The Public Liability Insurance Blog

17 grounds for evicting tenants

This is a guest post provided by Urban Sales and Lettings.

Evicting tenants is never a scenario that a landlord hopes to face, but knowing the relevant information and procedures can help make the process less stressful. The following grounds show for which reasons a landlord may look to evict a tenant, including the most common of these such as rent arrears, repossession and renovation.

Eviction There are several grounds on which a tenant may be evicted from a property. The most straightforward scenario is when a landlords wishes to terminate the tenancy at the end of the tenancy agreement. In order to do this the tenant must be served with a Section 21 notice two months before the tenancy is due to end.

A tenant may also be evicted under mandatory or discretionary grounds. The Housing Act of 1988 as amended from the Housing Act of 1996 lays out the grounds for possession which a landlord may use to apply to the courts under. This applies to tenancies entered into after 15th January 1989 and the terms of the tenancy agreement must make provision for this.

Mandatory grounds for possession

There are eight mandatory grounds for possession. The first five require the landlord to have given notice to the tenants before the tenancy began, informing them that possession may be sought for the stated reason the remaining three do not require notice to be given.

Ground 1: This states that the property may be repossessed if it was previously used as the landlord’s principal home and is to be used so again.

Ground 2: This states that a possession order may be issued when a mortgage provider will be repossessing the property.

Ground 3: Possession may also be used if the fixed term of the tenancy is no more than eight months and the property had been used as a holiday let at some point in the twelve months before the start of the tenancy.

Ground 4: This allows further and higher education providers to seek possession provided the fixed term was for no more than twelve months.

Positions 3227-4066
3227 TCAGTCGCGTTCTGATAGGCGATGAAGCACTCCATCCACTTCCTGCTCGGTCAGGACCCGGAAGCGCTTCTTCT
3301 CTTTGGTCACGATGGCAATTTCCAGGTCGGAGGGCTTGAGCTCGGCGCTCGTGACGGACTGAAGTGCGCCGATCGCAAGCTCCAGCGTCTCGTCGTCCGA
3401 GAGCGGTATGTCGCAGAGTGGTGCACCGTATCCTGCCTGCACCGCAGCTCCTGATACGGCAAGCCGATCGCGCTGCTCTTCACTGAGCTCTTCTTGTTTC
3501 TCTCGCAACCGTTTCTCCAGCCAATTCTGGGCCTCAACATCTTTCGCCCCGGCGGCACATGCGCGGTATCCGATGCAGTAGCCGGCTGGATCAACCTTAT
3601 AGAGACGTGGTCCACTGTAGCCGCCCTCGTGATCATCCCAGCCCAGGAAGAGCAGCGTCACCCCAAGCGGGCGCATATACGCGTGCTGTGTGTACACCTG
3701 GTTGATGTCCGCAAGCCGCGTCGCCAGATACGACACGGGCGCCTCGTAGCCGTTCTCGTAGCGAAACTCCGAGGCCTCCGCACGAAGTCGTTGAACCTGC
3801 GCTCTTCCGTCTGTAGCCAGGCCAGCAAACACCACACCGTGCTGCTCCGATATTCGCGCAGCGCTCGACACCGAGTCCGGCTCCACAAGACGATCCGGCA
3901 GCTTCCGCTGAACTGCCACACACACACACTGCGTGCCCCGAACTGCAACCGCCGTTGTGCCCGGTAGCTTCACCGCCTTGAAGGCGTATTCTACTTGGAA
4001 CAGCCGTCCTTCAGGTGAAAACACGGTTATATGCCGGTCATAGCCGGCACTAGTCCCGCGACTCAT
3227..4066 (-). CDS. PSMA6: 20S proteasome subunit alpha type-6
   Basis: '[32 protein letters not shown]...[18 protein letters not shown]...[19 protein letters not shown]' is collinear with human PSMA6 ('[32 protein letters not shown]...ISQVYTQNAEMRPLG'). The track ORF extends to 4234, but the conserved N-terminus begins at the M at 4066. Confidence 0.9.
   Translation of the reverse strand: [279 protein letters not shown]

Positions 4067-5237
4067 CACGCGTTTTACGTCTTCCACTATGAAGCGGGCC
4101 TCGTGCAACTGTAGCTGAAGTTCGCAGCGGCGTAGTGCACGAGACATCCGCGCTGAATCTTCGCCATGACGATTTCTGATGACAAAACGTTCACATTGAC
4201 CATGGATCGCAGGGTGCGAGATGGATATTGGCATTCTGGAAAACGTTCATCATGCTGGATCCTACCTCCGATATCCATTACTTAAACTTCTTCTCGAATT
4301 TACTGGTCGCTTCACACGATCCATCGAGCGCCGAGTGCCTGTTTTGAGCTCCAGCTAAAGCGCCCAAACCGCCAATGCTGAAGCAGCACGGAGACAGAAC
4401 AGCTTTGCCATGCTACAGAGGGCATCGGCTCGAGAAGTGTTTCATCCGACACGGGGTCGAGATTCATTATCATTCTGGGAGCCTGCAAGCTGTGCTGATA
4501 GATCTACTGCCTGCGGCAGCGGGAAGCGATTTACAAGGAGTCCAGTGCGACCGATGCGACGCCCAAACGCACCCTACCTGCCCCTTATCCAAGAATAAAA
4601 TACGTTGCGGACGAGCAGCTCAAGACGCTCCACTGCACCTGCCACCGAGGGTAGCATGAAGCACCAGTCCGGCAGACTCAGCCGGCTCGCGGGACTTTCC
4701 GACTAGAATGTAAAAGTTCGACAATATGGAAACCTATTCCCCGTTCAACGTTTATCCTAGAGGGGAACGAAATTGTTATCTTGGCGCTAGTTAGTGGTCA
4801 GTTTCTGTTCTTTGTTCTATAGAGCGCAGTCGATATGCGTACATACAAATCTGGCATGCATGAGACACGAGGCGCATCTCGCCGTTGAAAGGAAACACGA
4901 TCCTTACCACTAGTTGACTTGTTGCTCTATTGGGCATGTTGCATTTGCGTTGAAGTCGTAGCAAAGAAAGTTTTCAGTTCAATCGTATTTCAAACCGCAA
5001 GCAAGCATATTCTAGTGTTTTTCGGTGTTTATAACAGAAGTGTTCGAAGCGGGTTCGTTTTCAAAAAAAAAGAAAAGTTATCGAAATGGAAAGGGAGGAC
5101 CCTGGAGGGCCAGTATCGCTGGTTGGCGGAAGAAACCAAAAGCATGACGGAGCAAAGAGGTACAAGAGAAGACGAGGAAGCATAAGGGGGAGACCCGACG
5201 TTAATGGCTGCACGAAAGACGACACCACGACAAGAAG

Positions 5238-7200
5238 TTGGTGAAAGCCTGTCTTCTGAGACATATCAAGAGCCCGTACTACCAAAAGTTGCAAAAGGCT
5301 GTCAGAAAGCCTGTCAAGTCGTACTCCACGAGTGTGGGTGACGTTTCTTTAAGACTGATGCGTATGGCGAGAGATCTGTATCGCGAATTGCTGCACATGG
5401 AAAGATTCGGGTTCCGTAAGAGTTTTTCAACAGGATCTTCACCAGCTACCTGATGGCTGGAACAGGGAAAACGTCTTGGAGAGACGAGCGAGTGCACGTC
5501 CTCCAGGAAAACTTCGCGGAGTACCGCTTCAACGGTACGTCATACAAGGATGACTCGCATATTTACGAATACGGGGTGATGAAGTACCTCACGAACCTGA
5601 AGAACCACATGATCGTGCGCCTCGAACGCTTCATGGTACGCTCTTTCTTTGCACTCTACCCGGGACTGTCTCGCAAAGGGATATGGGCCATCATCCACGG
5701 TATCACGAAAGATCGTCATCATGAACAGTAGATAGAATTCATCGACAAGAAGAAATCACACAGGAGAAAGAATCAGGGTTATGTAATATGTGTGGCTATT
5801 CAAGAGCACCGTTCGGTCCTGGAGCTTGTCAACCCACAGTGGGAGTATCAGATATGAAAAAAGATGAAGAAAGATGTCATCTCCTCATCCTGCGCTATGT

Ground 5: The property may be repossessed for the purpose of being available for occupation for a minister of religion, providing that the court is satisfied that it is required for this purpose.

Ground 6: A landlord can apply for possession if substantial building works are to be carried out on the property although it must be proved that the tenants will need to leave the property for the building works to be carried out.

Ground 7: The landlord can also regain possession should the tenant of the property die.

Ground 8: This concerns serious rent arrears and for this to be successfully used to gain possession, the tenant must be at least eight weeks in arrears for paying rent. If the paperwork is correct, the tenant will be unable to prevent the possession order being granted. This is the most common ground cited for possession.

Discretionary grounds for possession

A landlord may also seek a possession order on discretionary grounds or more subjective grounds that concern the tenancy agreement between the landlord and the tenant. In these cases, a possession order may be granted at the discretion of the court.

Ground 9:House Icon online This allows for the landlord to seek possession provided that suitable alternative accommodation is available for the tenant, or will be available when the order of possession takes effect.

Ground 10: This may be used by the landlord if the tenant was behind with his rent when the landlord served noticed that they wished to seek possession and when court proceedings began.

Ground 11: This may be used in cases where the tenant has persistently provided late rent payments, even if the tenant is not behind in rent payments when proceedings begin.

Ground 12: This allows for possession in cases where the tenant has broken one or more of his obligations under the tenancy agreement.

Ground 13: The landlord can file for possession due to deterioration of the condition of the property since the start of the tenancy. Whilst you must bear in mind that there will be a certain level of wear and tear when a property is occupied, damage may go beyond this and be caused to the interior or structure of the property.

Ground 14: This can be used in cases where anti-social behaviour has been committed by the tenant, any other person living at the property or anyone visiting the property if they have been guilty of conduct likely to cause a nuisance or have been convicted of using the property for immoral or illegal purposes.

Ground 15: This can be used to file for possession in cases where the condition of any furniture in the property has deteriorated due to ill treatment from the tenant or any sub tenant of the property, if the tenant has not taken reasonable steps to remove them.

Ground 16:This can be used should be used in cases where the tenant was granted the property in order to fulfil their employment duties and are no longer employed by the landlord.

Ground 17: This applies to cases in which the tenant or one of the persons to whom the tenancy was granted caused the landlord to grant the tenancy by a false statement made knowingly or recklessly by a tenant or someone acting on their behalf.


Should a landlord be seeking possession using any of the above grounds, they may use several on the application for possession if several apply. If a mandatory ground is used and proven then the judge must make an order for possession. It is generally recommended that you should seek legal advice if you are considering taking any legal proceedings against a tenant.

Written by Urban Sales and Lettings, nationwide online estate agents